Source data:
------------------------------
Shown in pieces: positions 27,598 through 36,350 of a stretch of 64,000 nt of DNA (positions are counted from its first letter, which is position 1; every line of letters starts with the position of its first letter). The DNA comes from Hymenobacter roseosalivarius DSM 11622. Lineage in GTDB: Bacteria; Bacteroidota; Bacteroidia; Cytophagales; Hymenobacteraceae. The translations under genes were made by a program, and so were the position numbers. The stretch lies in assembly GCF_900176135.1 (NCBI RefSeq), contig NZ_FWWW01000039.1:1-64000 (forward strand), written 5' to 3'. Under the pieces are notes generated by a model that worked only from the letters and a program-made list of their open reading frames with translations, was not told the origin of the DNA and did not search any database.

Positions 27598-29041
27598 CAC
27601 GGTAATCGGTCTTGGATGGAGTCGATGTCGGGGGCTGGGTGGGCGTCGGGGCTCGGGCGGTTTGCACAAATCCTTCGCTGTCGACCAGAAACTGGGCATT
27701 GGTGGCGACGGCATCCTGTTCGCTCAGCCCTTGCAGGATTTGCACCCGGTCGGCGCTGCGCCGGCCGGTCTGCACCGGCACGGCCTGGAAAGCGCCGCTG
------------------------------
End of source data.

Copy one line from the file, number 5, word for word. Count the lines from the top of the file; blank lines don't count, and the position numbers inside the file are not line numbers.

27701 GGTGGCGACGGCATCCTGTTCGCTCAGCCCTTGCAGGATTTGCACCCGGTCGGCGCTGCGCCGGCCGGTCTGCACCGGCACGGCCTGGAAAGCGCCGCTG